This week we published 14 new community profiles in our growing collection that describes different STEM communities. Each profile is a free-to-download infographic that provides a snapshot of the community’s structure and programming, as well as a look at its outputs, challenges, and plans for the future.
These profiles are part of a research project we began last year, to provide a resource to describe and discuss STEM communities – and inspire community managers, senior managers and funders alike about the possibilities of community-based projects. In addition to 13 profiles created in 2020, we are conducting a meta-analysis to investigate trends observed across the dataset, as well as building out additional resources to complement the collection.
14 new community profiles
The communities profiled in this round included a range of research collaborations and infrastructure organizations. To create the profiles, we administered a CSCCE-developed survey to community managers who volunteered to take part, and then translated their answers into visual summaries. A big thank you to everyone who took part this time around! You can find out more about our methodology in this blog post.
The communities we profiled this time, and the community managers we worked with, are:
- The Software Sustainability Institute’s Research Software Community | Data contributed by Rachael Ainsworth
- VU Amsterdam Research Data Management Community | Data contributed by Lena Karvovskaya
- Code for Science and Society Event Fund | Data contributed by Emily Lescak
- Global Plant Council | Data contributed by Isabel Mendoza-Poudereux
- ASAPbio | Data contributed by Iratxe Puebla
- STEP UP | Data contributed by Anne Kornahrens
- FAIR4RS | Data contributed by Paula Andrea Martinez
- Accelerating Medicines Partnership in Alzheimer’s Disease consortium (AMP-AD) | Data contributed by Zoe Leanza, Communications Manager
- The International Global Atmospheric Chemistry Project | Data contributed by Langley DeWitt
- The Ecological Forecasting Initiative | Data contributed by Jody Peters
- The International Soil Monitoring Community | Data contributed by Roland Baatz
- rOpenSci | Data contributed by Stefanie Butland and Karthik Ram
- The Society Civic Science Initiative | Data contributed by Rose Hendricks
- Open WIN | Data contributed by Cassandra Gould van Praag
Click on the links above to view/download each profile (if a link is missing, it just means we’re awaiting final sign off and will post the profile ASAP). You can also find all of these profiles, as well as our 2020 profiles, here.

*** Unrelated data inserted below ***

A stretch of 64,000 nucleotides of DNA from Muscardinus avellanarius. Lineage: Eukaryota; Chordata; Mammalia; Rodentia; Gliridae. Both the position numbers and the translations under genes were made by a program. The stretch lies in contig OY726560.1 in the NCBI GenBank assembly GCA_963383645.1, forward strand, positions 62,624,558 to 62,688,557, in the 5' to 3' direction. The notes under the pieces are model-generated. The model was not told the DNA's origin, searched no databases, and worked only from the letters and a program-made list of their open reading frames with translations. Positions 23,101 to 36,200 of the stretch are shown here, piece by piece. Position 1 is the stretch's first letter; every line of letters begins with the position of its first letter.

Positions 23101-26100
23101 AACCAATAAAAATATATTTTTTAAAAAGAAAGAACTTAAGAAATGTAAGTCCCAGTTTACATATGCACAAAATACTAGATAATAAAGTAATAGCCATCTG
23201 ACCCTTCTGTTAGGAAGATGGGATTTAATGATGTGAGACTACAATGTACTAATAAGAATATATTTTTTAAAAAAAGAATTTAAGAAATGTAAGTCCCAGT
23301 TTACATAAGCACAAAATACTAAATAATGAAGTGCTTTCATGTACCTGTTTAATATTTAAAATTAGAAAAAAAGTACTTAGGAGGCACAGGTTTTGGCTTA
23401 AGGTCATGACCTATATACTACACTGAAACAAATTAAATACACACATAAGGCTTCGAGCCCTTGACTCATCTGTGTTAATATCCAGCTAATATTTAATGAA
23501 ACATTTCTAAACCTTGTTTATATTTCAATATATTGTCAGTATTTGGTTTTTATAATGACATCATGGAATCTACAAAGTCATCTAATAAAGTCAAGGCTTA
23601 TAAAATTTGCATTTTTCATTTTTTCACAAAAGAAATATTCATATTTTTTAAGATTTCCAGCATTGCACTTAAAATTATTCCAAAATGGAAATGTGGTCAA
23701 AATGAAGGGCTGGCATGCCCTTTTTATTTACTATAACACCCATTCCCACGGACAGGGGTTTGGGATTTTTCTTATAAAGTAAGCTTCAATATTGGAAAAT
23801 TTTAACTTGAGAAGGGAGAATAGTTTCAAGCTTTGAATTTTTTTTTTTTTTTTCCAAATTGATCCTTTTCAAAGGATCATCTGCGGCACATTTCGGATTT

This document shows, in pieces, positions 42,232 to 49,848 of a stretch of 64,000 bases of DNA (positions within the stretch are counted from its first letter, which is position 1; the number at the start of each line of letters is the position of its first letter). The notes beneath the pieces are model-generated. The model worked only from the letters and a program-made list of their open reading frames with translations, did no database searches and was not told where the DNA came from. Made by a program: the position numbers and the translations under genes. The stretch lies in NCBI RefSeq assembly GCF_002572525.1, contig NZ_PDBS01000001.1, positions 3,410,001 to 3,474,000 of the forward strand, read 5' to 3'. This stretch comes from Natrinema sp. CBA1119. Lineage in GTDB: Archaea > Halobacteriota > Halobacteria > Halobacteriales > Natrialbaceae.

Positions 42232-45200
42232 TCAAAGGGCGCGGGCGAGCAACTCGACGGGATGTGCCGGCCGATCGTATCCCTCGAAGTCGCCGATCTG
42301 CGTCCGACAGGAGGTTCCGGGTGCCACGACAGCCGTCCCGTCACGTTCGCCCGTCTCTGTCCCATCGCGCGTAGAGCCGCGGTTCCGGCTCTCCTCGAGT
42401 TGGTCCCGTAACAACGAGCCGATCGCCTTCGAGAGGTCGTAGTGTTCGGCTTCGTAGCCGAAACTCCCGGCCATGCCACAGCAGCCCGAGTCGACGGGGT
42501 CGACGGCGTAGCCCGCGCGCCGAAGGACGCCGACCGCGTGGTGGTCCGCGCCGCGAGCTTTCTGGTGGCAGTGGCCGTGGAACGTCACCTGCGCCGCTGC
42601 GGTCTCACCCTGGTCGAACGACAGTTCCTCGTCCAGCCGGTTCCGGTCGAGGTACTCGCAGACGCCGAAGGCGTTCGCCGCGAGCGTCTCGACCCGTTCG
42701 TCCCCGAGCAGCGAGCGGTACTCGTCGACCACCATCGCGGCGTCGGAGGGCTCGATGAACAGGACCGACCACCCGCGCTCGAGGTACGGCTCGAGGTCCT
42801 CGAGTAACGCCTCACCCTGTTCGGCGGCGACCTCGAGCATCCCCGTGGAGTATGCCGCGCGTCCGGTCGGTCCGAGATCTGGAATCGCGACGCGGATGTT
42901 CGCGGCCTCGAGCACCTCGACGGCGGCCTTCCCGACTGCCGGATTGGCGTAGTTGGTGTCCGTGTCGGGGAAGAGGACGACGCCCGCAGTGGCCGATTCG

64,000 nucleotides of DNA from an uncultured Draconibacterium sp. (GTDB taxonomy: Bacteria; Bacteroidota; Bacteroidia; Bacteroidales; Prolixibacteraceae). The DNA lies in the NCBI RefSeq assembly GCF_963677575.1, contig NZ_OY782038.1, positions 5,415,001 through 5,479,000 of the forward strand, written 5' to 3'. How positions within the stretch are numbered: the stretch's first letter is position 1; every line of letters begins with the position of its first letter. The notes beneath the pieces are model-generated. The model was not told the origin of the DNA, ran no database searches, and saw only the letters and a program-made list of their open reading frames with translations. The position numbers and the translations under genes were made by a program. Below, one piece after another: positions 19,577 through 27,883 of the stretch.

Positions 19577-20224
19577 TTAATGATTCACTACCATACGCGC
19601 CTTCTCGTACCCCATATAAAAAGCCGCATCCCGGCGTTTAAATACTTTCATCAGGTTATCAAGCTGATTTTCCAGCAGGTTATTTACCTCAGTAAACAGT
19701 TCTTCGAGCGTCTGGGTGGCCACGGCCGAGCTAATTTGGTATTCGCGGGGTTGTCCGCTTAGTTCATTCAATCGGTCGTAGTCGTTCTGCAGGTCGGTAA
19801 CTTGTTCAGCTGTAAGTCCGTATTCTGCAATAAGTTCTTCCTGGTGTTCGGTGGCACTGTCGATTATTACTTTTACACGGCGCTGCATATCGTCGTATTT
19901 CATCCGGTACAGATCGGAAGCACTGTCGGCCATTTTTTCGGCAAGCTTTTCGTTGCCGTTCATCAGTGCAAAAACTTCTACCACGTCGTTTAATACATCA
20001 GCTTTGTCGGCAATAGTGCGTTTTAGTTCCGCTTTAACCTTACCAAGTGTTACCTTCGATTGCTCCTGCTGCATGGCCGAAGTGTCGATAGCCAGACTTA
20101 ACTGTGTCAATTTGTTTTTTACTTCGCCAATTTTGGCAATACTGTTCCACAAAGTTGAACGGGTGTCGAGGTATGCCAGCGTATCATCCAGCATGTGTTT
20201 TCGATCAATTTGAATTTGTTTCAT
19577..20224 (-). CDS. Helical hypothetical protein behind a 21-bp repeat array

New profiles, new look!
In creating the first round of profiles we realized that there were, of course, changes and improvements that would enhance their value and clarity. And so, we revisited the design and ultimately added an extra page for this second round. The extra space has resulted in a richer profile, with more space to communicate nuance and detail.
Specific new additions include a section on community champions, the emergent leaders who take on additional responsibilities to further a community’s mission, and detailed community structure diagrams to visually depict how a community sees itself. We also significantly expanded the “outputs and evaluation” section and refined our keyword taxonomy.
Accompanying resources in the works
Last year, our profiles project inspired us to refine and publish our Community Participation Model (CPM), which has since been used by a number of community managers in STEM to inform their community programing and strategic planning. This time around, we’re working on two new guidebooks, which you can expect to see in the next few weeks. The first builds upon our CPM guidebook, going deeper into the role and value of community champions. And the second is a manual for digesting the profiles themselves, both individually and together.
More profiles! We are working with the Wilson Center’s Science and Technology Innovations Program (STIP) to create a suite of profiles focused on open hardware projects in STEM, and we expect to make these available in September.
If you’re interested in working with us to profile your own community, or design a research collaboration with us, please do reach out: email@example.com.
Creating CSCCE’s community profiles is a team effort. The project was conceived of by Director Lou Woodley, who also oversees and coordinates each iteration of the project. The initial survey was developed by Lou, and refined this time around in conversation with our collaborators at the Wilson Center. Katie Pratt, CSCCE’s communications director and content archivist, creates the profiles and led the redesign of this new 3-page version. The original design was created by C&G Partners. Sara Kobilka of Renaissance Woman Consulting administered the surveys to collect all of the data. And of course, a big thank you to all of the community managers who took part.